There is another problem preventing widespread adoption of EVs…if everyone had one, we’d need a shit ton more charging stations. Imagine if every car you see on the road had to stop for 30-minutes to re-charge. Granted, not everyone would recharge at the same time, but how many vehicles does an average gas pump go through in 30 minutes? Now imagine limiting that to one…each pump out there can refuel two cars/hour. What kind of clusterfuck would that be. Offer charging at the office or at that hotel? It’s fine when you have say 10, even 20 charge ports, and you’re not competing with every other person on the road for that spot. What do you do when you need 1,000 ports at each and every location? We still think of EVs and the charging problem in terms of it being less than 1% of the cars on the road. This problem amplies at an alarming rate when it steps up to 10%, let alone getting it to 100%. We are just so far from having any sort of workable infrastructure to reach that tipping point, regardless of the cost/range of the vehicles.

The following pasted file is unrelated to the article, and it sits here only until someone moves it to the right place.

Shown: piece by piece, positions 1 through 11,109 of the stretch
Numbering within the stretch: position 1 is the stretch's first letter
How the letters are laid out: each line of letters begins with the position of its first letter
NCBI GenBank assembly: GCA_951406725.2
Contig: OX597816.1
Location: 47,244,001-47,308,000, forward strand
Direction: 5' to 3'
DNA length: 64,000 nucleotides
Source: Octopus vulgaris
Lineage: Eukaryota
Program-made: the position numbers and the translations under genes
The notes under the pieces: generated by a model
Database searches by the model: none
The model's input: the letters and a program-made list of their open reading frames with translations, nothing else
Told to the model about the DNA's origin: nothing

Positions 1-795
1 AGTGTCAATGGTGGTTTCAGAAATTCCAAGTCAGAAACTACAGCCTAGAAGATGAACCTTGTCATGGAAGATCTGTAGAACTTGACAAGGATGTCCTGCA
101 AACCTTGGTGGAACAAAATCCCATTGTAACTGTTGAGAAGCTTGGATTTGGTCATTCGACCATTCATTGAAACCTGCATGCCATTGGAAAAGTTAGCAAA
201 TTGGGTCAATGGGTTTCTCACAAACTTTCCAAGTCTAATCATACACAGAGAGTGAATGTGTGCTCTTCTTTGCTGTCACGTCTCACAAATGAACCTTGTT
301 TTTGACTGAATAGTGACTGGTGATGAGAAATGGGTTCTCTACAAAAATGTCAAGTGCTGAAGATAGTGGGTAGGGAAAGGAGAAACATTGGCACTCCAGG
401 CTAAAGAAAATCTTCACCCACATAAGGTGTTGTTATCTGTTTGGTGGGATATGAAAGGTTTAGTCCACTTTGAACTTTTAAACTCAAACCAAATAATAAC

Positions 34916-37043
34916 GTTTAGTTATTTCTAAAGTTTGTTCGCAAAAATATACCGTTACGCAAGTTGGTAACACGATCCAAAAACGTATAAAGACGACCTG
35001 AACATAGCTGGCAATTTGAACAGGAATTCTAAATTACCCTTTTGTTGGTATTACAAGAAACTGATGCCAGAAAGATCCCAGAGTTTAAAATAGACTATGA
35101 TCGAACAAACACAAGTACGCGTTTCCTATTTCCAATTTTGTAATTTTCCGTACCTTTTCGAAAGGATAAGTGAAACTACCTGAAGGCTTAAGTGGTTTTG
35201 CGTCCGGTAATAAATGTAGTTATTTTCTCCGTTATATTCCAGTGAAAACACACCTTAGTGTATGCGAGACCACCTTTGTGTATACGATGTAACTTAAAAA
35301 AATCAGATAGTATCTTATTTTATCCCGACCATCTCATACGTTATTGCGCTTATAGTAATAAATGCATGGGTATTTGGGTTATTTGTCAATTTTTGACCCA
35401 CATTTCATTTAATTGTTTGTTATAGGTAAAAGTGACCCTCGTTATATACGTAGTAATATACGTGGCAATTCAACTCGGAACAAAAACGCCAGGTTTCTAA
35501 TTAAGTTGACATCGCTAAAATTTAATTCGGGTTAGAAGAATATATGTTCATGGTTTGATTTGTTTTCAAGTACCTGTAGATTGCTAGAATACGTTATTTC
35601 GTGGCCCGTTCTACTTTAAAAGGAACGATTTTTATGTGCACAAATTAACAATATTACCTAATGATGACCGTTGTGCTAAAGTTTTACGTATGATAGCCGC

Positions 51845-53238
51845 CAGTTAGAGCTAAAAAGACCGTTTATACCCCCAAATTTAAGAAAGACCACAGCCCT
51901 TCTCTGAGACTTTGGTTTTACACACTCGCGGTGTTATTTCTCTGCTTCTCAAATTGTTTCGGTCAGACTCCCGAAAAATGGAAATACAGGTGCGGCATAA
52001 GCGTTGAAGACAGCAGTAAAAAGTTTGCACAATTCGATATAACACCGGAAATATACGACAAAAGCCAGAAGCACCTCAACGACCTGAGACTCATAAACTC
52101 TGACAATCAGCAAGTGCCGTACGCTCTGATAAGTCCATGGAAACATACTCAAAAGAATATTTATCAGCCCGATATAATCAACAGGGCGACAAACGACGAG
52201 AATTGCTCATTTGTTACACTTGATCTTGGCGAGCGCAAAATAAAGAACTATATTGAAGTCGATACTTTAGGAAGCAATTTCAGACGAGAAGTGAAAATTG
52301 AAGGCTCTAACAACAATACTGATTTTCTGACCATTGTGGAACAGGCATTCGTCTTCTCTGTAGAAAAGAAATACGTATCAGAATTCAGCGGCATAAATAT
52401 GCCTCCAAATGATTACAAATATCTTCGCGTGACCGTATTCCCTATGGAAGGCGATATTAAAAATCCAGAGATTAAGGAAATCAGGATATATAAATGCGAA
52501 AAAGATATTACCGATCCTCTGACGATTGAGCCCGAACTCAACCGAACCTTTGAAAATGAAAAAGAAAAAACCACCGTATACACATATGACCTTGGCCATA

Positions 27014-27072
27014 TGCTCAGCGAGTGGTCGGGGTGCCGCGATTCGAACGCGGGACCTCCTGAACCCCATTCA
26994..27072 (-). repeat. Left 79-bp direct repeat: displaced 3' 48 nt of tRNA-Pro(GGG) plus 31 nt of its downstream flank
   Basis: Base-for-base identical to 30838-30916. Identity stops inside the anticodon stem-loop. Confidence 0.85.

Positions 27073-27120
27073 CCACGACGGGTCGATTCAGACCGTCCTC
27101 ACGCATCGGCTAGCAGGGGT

This is only an issue for intercity travel. A standard wall outlet adds about 5 miles of range per hour so, even without a dedicated home charger unit, you can add 60 miles of range overnight. So, as long as your commute is less than that round trip, you will never need to visit a public charging station. You’ll start Monday morning with a full charge and just top up for your commute each night.
If it’s longer, it will make it worthwhile in adding a home charger so that you’ll wake up every morning with a full ~250 miles of range. Same result - no public charger usage.
As for actual intercity travel, the trick is not to charge on the road to 100%. Charge to 50% in about 15 minutes and then station-hop like this in 150 mile increments to your destination. I would imagine that 15 minutes isn’t much longer than the average time a car is parked by a pump at Buccee’s.
It’s the frequency, not volume of charging stations that is the problem.
Like you never need to charge your phone anywhere but overnight at your house?
Because this is how most people like to travel long distances…stopping for 15 minutes at a gas station every hour and a half? I don’t mind stopping at Buc-ee’s once on my drive to San Antonio, but I don’t want to have to do it 3 times each way.